I have two children, a fifth-grader and a second-grader, and although we have a good seven years before the oldest heads off to college, my husband and I have already had the college financing talk several times. How much money should we be saving for college? What are the chances that they will receive scholarships? These are just two of the many questions that we’ve asked ourselves over the years.
If you’re a parent and you haven’t yet had the college savings talk with your spouse, then the first question you need to answer is whether you will pay for your child’s college education — or even have the ability to contribute.
The time between 2000 and 2010 was a lost decade for the middle class. Annual wages declined, unemployment peaked and still remains high, and the housing market took a dive from which it hasn’t yet fully recovered.
Today, in this post-recession era, middle class families are left to decide between saving for a child’s college education or saving for retirement — and the decision can be difficult. Take this first step seriously and really crunch the numbers. Are you on track with your retirement savings? Can you afford to retire comfortably should something happen to Social Security? Can you afford to reduce your retirement savings to start saving for college?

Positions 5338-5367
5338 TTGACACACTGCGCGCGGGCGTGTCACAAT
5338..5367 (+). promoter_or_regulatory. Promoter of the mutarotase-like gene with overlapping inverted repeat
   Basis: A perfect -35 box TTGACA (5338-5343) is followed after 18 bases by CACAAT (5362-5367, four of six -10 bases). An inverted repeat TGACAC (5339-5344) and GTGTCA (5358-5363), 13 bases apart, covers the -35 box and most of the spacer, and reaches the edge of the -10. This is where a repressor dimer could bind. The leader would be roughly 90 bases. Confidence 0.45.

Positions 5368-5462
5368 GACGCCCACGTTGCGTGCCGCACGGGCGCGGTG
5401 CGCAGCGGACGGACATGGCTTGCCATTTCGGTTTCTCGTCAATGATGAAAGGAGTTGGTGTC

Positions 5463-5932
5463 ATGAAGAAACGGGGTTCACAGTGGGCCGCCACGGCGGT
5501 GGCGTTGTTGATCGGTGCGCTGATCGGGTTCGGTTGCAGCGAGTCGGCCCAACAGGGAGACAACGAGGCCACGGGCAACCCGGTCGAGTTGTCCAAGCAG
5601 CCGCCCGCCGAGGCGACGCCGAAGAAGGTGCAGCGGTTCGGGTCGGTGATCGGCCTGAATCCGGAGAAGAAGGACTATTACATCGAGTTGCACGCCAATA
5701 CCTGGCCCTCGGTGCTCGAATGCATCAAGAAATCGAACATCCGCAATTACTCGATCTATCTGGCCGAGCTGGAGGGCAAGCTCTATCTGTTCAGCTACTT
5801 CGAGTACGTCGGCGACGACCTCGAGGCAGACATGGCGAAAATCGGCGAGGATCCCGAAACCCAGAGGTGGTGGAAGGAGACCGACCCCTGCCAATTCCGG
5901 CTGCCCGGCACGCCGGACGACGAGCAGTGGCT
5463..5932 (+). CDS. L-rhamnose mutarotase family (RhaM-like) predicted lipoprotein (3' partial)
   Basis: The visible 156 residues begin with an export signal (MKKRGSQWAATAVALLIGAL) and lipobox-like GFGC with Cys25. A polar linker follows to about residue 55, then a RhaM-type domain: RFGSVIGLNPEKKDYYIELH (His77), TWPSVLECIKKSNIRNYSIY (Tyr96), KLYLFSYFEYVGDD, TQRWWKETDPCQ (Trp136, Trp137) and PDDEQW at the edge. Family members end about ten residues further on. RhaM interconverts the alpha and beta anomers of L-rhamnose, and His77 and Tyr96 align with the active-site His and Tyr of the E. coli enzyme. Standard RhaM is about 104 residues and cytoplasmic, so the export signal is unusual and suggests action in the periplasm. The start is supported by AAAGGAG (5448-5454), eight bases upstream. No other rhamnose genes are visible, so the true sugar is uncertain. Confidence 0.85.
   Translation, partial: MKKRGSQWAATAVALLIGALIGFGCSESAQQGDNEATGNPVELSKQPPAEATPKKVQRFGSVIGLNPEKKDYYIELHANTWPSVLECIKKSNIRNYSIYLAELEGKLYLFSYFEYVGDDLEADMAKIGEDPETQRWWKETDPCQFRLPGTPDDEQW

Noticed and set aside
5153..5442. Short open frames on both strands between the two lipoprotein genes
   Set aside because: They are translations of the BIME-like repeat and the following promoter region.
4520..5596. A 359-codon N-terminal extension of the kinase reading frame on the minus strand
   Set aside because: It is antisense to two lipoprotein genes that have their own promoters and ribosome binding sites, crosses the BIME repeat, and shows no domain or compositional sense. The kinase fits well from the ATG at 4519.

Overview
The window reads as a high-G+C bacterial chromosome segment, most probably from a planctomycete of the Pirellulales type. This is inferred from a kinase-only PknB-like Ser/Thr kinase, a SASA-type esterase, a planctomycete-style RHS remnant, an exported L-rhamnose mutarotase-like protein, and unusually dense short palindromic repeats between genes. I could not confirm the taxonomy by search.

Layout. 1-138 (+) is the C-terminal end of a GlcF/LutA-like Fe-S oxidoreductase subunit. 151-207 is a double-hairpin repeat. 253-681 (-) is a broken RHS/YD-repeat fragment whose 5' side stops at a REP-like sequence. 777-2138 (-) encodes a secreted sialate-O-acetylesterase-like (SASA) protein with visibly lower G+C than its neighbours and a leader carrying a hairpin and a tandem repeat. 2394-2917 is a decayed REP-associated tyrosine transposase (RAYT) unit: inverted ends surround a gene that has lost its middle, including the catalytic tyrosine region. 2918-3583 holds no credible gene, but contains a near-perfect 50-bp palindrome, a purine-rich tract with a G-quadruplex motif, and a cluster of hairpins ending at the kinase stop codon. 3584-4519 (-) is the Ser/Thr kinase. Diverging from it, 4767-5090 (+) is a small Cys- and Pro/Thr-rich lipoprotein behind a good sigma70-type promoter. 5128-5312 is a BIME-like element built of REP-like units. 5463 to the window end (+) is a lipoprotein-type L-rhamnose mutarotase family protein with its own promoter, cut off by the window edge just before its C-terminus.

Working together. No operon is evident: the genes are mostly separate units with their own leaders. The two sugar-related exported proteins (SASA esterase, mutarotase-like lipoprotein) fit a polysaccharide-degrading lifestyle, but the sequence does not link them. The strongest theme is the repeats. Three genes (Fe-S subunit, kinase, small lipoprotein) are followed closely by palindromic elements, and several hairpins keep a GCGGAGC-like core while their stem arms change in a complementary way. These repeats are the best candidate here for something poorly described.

Once you determine whether you can, or even want, to help pay for your child’s college education, then my advice is to meet with a financial advisor who is willing to teach you about all of the college savings options out there. There are 529 plans, prepaid tuition plans, the Coverdell Education Savings Account (ESA) and more.
It is wise to make sure that you fully understand your investment options and don’t just follow someone’s advice blindly. Finding the right financial advisor, one who can teach you about college investment options, can make the difference between a successful college savings plan and a money pit.
If your children are older and entering college in the next year or two, then there are other options to consider. Scholarships, grant programs, internship opportunities and good old-fashioned hard work. Although work is a dirty four-letter word to some teens today, it is a great way for your children to help pay for their own college education.
If you’re a parent, what is your college savings plan?
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